An-mei's mother is considered a "ghost" by her family because she has "disrespected" the family and ancestors. For a while, she is not allowed to be in An-mei's life, and once she returns, an accident in the kitchen results in An-mei's scar. The scar records the memory of her pain and becomes associated with her mother; however, An-mei does not blame her mother. She knows the family kicked her mother out of the house and that her mother loves her. An-mei "worshipped her mother" and felt connected to her "Inside [her] bones."
An-mei also talks about how her mother cut off a piece of her flesh to put in a soup to hopefully cure her own mother "in the ancient tradition." An-mei's childhood experiences in "Scar," especially the way family members relate to one another is tightly connected to cultural traditions.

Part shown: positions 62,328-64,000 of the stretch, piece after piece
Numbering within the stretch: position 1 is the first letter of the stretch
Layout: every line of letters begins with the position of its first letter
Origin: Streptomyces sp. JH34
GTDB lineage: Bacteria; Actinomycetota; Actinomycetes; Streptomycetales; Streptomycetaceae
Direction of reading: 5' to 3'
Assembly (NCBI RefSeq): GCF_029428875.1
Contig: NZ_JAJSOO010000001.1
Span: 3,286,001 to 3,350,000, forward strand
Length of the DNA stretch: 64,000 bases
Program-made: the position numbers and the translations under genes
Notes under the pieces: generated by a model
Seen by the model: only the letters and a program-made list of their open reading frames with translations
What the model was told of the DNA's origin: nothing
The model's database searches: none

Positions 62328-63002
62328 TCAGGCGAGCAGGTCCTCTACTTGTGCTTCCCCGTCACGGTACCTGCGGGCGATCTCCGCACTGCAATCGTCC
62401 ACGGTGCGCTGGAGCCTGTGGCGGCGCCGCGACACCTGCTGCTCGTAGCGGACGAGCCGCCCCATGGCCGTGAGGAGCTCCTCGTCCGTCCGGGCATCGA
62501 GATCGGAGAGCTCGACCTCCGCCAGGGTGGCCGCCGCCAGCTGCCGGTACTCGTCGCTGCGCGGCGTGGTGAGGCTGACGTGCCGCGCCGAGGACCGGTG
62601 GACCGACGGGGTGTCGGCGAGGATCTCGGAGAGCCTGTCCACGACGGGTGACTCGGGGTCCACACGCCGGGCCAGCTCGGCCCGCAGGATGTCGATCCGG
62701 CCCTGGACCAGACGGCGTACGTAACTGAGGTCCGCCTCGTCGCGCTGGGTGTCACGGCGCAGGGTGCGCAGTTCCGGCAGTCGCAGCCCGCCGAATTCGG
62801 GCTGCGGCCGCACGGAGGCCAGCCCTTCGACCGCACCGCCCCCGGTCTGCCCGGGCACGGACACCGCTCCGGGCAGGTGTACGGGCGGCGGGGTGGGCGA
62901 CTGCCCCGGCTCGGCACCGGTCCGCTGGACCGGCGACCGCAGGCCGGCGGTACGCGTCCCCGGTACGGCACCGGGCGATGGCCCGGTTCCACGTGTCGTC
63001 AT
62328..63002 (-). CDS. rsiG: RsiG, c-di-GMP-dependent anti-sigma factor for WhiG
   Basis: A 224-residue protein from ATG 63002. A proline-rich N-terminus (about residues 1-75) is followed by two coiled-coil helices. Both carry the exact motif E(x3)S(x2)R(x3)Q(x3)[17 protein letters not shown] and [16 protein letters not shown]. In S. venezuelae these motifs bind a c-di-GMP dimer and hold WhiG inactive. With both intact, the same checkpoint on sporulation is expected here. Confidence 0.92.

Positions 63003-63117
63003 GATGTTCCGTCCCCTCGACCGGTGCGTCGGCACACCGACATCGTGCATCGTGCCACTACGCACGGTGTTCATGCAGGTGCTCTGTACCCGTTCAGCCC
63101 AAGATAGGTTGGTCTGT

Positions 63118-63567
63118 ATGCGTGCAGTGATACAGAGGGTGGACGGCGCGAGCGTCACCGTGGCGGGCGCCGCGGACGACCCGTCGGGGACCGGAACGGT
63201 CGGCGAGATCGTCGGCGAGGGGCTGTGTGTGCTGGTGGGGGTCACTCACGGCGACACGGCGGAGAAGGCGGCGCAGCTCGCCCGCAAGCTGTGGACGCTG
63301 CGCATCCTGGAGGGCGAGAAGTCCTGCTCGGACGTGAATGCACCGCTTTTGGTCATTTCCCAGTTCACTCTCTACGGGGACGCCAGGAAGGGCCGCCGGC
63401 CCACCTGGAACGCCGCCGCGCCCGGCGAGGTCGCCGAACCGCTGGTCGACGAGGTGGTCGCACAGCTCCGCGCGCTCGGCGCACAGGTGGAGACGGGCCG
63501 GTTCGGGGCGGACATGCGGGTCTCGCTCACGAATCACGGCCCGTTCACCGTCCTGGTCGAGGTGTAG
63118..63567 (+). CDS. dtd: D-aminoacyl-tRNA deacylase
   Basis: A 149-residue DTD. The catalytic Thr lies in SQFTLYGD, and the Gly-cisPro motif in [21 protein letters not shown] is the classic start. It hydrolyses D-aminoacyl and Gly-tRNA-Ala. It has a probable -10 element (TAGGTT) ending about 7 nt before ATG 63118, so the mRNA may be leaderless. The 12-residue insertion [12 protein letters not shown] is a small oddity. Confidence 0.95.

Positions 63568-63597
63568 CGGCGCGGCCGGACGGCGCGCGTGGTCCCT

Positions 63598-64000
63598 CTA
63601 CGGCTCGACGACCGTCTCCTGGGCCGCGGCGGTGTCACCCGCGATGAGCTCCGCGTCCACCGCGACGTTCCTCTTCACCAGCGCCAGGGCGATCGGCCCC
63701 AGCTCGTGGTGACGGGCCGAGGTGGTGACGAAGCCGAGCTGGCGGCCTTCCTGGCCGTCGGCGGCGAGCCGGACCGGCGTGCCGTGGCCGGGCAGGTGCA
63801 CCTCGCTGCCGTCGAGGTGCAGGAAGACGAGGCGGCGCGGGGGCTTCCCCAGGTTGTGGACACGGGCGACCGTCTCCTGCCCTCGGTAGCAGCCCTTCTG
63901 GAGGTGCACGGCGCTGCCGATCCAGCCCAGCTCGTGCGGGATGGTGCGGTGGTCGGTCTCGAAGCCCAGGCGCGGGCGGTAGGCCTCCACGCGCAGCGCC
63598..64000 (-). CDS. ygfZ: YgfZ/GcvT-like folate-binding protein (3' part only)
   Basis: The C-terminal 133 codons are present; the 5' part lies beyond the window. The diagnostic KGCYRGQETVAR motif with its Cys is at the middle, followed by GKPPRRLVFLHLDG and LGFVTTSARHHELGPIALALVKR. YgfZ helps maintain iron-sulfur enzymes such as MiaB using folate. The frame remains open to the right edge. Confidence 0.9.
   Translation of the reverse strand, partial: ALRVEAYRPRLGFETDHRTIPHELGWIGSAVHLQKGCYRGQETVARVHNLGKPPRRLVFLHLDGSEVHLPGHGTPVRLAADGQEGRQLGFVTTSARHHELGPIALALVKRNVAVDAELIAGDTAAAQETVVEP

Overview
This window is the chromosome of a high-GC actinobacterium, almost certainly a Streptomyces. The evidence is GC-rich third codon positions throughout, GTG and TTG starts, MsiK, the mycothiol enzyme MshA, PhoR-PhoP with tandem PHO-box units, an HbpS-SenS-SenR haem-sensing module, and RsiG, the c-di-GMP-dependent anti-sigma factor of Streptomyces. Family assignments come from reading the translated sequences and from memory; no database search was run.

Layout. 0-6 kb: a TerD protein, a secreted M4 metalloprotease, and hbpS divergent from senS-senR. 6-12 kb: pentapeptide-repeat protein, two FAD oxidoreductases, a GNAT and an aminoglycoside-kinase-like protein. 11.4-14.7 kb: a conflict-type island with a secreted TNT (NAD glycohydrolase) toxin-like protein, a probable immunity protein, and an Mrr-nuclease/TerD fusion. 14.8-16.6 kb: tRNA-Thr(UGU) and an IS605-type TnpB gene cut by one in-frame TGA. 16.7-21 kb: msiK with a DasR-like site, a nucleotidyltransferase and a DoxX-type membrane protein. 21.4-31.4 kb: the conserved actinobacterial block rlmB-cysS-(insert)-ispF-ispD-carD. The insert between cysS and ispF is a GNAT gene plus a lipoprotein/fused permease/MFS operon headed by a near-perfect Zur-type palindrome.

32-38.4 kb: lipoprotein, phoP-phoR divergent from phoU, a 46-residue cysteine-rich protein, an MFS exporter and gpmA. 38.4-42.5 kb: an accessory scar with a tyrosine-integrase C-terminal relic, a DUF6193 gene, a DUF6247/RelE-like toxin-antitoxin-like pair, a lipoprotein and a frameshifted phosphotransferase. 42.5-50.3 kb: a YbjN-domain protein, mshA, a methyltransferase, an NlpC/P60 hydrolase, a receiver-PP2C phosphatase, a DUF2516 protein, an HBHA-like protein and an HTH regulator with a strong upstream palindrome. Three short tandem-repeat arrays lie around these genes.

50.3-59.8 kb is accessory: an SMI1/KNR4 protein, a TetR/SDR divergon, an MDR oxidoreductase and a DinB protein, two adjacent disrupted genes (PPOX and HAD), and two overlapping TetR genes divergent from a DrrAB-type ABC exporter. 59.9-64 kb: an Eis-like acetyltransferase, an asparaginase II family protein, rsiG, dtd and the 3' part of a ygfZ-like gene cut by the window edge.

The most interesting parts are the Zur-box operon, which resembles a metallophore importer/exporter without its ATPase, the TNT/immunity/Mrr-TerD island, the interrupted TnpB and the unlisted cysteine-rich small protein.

Later, in a chapter focusing on An-mei's daughter, Rose, we hear about An-mei's religious faith and how it affects her daughter. An-mei has become a devout Christian, but her belief in "God's will" is challenged when her son, Bing, drowns while the family is on a trip to the beach. Rose is beside herself with grief and regret, thinking she is to blame. Her mother tells her, "An ancestor of ours once stole water from a sacred well. Now the water is trying to steal back." While An-mei could be trying to comfort Rose, her statement also reveals the lasting effects of the cultural traditions instilled in her childhood.
Both An-mei's and Rose's chapters in the first two sections of The Joy Luck Club show the way Chinese traditions impact An-mei's perspective and worldview as well as work their way into her daughter's assessment of faith and fate.